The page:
The respected and conservative free-market thinker Alan Greenspan, the revered former chairman of the Federal Reserve Board, declared today he was “partially” wrong in thinking the free-market system could regulate itself.
He told Congress today: “I made a mistake in presuming that the self-interests of organizations, specifically banks and others, were such as that they were best capable of protecting their own shareholders and their equity in the firms.”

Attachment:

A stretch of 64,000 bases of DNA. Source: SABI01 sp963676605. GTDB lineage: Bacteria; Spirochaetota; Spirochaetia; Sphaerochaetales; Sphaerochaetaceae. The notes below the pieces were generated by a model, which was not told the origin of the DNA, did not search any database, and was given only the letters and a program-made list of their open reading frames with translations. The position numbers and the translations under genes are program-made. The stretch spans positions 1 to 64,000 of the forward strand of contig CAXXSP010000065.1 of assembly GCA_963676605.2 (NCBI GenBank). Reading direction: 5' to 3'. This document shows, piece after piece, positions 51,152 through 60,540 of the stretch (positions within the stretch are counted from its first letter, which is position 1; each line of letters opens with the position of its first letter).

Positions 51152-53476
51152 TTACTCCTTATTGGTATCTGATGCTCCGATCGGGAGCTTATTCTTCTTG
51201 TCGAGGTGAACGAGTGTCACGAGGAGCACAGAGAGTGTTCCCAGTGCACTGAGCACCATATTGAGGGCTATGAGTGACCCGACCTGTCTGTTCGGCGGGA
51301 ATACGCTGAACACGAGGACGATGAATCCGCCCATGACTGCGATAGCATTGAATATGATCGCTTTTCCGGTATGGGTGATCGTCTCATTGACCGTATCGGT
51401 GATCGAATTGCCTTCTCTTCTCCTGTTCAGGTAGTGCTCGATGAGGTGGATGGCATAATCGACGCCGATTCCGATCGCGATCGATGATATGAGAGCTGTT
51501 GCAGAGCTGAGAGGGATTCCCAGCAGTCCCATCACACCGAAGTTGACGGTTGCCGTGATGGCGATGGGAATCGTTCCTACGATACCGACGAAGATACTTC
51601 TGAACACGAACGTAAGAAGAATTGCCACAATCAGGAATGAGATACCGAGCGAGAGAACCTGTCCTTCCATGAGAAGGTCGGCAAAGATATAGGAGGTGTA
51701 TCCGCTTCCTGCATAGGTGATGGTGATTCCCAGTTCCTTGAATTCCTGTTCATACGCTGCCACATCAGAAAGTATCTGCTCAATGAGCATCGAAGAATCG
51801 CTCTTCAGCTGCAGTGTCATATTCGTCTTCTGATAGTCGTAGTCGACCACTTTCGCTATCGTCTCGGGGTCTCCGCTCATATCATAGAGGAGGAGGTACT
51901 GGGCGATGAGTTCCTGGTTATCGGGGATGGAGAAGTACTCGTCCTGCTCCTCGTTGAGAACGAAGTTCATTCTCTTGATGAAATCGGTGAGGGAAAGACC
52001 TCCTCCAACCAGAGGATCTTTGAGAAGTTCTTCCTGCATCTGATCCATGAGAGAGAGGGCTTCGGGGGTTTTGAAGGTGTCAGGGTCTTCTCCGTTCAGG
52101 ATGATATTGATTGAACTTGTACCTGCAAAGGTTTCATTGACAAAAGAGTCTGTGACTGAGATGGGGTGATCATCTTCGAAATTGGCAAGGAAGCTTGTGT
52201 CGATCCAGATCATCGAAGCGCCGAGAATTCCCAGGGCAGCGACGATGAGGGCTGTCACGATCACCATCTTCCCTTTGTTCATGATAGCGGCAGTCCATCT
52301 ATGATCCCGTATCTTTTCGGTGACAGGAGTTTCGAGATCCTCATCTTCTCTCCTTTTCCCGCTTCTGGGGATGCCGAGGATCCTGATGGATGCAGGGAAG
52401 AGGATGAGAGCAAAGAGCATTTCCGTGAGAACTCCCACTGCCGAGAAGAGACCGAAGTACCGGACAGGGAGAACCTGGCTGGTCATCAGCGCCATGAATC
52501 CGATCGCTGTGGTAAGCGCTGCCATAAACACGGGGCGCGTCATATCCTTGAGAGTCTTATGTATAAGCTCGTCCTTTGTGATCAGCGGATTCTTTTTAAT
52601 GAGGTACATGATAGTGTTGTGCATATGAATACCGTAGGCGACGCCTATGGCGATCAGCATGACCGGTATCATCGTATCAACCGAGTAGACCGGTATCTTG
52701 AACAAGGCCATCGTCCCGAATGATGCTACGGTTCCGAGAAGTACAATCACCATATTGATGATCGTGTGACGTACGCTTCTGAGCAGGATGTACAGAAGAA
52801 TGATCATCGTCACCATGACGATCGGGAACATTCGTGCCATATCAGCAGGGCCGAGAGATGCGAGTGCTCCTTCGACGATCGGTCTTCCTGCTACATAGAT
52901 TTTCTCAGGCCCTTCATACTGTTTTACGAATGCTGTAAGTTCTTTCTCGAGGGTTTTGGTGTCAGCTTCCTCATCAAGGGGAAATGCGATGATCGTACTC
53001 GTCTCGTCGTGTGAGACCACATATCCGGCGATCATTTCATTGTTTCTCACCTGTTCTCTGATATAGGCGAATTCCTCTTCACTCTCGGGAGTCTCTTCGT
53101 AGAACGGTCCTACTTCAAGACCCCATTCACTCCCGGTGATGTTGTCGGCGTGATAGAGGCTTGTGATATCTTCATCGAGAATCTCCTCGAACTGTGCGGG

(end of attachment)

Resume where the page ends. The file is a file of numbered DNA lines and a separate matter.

Does this economic crisis—and more specifically Greenspan’s admission that there may be flaws in the free-market system—have implications for the debate over vouchers, and the theory that competition and free markets will improve public education?
(UPDATE: In fact, the Cato Institute’s Andrew J. Coulson takes an in-depth look at this question in a September 2008 policy analysis titled “Markets vs. Monopolies in Education: A Global Review of the Evidence.”)